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Hospitality sector launches campaign to force government U-turn on 10pm curfew

Many bars and restaurants are already operating at reduced capacity - and they say the curfew could be the final nail in the coffin

Less than 12 weeks after hospitality businesses were allowed to reopen their doors to the public, the industry has been dealt a devastating blow as they were ordered to close their doors for 10pm, putting many venues in a worse situation than during the original lockdown.

By enforcing 10pm closures across bars, pubs and restaurants, venues across the UK say the government is causing them to lose multiple hours of trade every day, with some of the worst hit losing over 40 hours a week.

At a time when many bars and restaurants are already operating at a reduced capacity, they worry that the curfew could be the final nail in the coffin.

Today, a group of hospitality professionals from all over the country are unveiling their #CANCELTHECURFEW campaign to attempt to raise awareness among consumers of the impact that the policy is having on their industry.

Their hope is to pressure the government to U-turn on what they believe is a ruinous policy.

Venues are reporting a drop in revenue of over 60% since curfew was imposed, and it’s expected to cost the industry £5.5million per day in central London alone.

But does the measure help stop the spread of the virus? Latest figures from PHE show that only 3% of transmissions outside of the home are from the hospitality sector.

Meanwhile, social media was full of videos of the “unexpected consequences” of the curfew, showing crowded streets and public transport. There is a worry that this could have the opposite effect, and actually increase the spread.

And recent research by hospitality experts CGA show that people are more likely to socialise in other people’s homes as a consequence of venues shutting early.

“With neither evidence to support the assumption that hospitality is driving infection – only 35 cases reported in the sector and as of yet no sign of the threatened dramatic upturn in deaths, the move to curtail the operational hours of our already crippled industry seems unjust and punitive, not to mention illogical and irrational,” says Michael Greenhow of late-night Manchester bar Mojo, who have gone as far as to say that venues should not serve MPs until they offer the support the industry needs.

“Are people more infectious after 10pm? Hospitality has slaved to work responsibly within the constraints laid out for us and now we are being thrown aside with scant concern for the impact these measures will have on our businesses and the wider economy.”

Tom Lord, founder of Hospitality Gin and hospitality consultant, agrees.

“The industry that we love is in grave danger of being suffocated by this curfew,” he says.

“Some venues were starting to see a light at the end of the tunnel before it was announced as customers returned and we all settled into ‘the new normal‘. Now we’ve been plunged back into uncertainty.

“We want the British public to know the impact that the curfew is going to have, not just on our businesses, but on our friends and colleagues. We have borne the brunt of the measures announced over the past fortnight.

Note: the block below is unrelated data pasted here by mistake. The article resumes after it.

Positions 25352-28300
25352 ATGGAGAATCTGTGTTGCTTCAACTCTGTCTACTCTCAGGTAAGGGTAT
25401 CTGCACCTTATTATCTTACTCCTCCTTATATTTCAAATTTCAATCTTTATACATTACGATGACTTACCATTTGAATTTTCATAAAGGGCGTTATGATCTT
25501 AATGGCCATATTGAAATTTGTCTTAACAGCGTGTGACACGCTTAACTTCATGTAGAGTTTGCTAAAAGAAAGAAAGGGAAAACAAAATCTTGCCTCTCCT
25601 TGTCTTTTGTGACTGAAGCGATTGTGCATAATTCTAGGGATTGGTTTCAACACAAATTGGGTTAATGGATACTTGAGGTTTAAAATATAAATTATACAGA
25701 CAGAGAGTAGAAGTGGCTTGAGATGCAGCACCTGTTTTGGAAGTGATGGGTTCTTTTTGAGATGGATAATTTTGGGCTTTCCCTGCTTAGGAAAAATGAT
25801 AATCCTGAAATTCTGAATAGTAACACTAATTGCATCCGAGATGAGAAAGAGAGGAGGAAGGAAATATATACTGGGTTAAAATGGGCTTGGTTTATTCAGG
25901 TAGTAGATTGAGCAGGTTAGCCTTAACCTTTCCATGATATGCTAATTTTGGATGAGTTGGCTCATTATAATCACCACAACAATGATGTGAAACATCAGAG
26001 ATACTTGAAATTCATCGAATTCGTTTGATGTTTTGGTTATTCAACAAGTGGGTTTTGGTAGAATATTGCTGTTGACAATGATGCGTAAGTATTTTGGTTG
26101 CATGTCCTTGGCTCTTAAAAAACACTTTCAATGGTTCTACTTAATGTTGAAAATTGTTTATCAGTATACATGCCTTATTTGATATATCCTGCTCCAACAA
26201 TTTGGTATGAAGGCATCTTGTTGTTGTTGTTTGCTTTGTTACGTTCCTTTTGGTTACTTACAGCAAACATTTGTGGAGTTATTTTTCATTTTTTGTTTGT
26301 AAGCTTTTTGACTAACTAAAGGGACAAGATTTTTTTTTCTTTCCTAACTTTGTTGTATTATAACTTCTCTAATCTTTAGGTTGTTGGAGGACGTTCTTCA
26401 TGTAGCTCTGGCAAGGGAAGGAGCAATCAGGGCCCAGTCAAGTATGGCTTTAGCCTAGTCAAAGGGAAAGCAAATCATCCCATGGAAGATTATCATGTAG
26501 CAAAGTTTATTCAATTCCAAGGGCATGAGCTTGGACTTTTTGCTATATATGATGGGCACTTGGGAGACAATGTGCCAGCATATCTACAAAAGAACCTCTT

“We are vilified as breeding grounds for the virus, yet Public Health England’s own figures show this is not true. In fact, the latest figures show that we have one of the lowest infection rates outside of the home.

“Hundreds of thousands of people will lose their jobs as a direct result of this disastrous policy, thousands of businesses will close their doors forever, and the hospitality industry will never be the same again.

“Stop blaming hospitality, let us serve.”

Other Manchester hospitality professionals and operators across the city have added their voice to the campaign.

“We @NRBManchester will be putting our weight – a reach of well over 40k individuals across the North – behind this,” tweeted Thom Hetherington, CEO of the Northern Restaurant & Bar exhibition. 

“I hope everyone in, or supportive of, the hospitality industry will do likewise. We can’t be sacrificial lambs destroyed by baseless policies. #cancelthecurfew.”

Night Time Economy Adviser Sacha Lord tweeted that: “It’s very clear, across the UK, that this ill thought out 10pm curfew, has pushed everyone out of venues with socially distanced measures, into the streets, into off licenses, supermarkets, over crowded public transport and house parties. Every operator predicted this. Shambolic.”

Photo: Darren Robinson Photography

Meanwhile Manchester restaurateur Simon Wood tweeted that the curfew affects his staff as well as his business.

“I keep my staff safe all day @WoodRestaurants wearing PPE, Sanitiser, Hand Washes, we adhere to social distance we play by the rules…. Only for their shifts to all end at 10pm and then they have to battle their way home through crowds of people. It’s not right,” he said.

The movement starts this week by asking hospitality leaders, operators, employees, and anyone with a love for the hospitality industry to share the #CANCELTHECURFEW images on their social media platforms.

They are then following up with a silent protest and social media “thunderclap” at 10pm on Saturday 3rd October, with venues and workers all over the country standing outside their venues and posting images of this on their social media.

It is hoped that the movement will be as successful as the recent #NOMORENOSHOWS campaign, which encouraged the public to let restaurants know if they were no longer able to honour their reservation so that the table could be offered to someone else.

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